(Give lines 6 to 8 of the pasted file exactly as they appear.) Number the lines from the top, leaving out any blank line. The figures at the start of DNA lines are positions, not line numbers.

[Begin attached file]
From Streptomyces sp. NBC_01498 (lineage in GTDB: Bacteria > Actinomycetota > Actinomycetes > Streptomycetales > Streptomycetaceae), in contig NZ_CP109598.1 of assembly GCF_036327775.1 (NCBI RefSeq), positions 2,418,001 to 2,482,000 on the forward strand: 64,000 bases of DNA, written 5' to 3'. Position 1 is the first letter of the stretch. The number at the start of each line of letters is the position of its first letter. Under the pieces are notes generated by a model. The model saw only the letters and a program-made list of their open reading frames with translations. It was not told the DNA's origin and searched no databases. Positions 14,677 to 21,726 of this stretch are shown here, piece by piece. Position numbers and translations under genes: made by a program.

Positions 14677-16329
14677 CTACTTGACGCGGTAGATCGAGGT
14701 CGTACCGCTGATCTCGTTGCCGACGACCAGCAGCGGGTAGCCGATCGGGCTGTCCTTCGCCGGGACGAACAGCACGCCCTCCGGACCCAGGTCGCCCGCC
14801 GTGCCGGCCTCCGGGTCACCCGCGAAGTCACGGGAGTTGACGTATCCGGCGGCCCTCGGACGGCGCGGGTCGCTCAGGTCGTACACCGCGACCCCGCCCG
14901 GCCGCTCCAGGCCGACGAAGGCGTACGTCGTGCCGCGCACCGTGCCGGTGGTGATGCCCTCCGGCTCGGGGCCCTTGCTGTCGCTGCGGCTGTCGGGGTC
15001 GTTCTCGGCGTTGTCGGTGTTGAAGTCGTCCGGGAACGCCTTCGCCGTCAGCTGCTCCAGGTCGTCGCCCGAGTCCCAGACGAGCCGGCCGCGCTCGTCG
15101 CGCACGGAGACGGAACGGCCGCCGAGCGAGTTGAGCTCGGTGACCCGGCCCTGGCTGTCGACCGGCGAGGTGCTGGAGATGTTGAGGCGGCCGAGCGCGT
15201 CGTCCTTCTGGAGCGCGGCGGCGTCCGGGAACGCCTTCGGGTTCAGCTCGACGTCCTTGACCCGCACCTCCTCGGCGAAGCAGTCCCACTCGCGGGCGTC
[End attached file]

14901 GCCGCTCCAGGCCGACGAAGGCGTACGTCGTGCCGCGCACCGTGCCGGTGGTGATGCCCTCCGGCTCGGGGCCCTTGCTGTCGCTGCGGCTGTCGGGGTC
15001 GTTCTCGGCGTTGTCGGTGTTGAAGTCGTCCGGGAACGCCTTCGCCGTCAGCTGCTCCAGGTCGTCGCCCGAGTCCCAGACGAGCCGGCCGCGCTCGTCG
15101 CGCACGGAGACGGAACGGCCGCCGAGCGAGTTGAGCTCGGTGACCCGGCCCTGGCTGTCGACCGGCGAGGTGCTGGAGATGTTGAGGCGGCCGAGCGCGT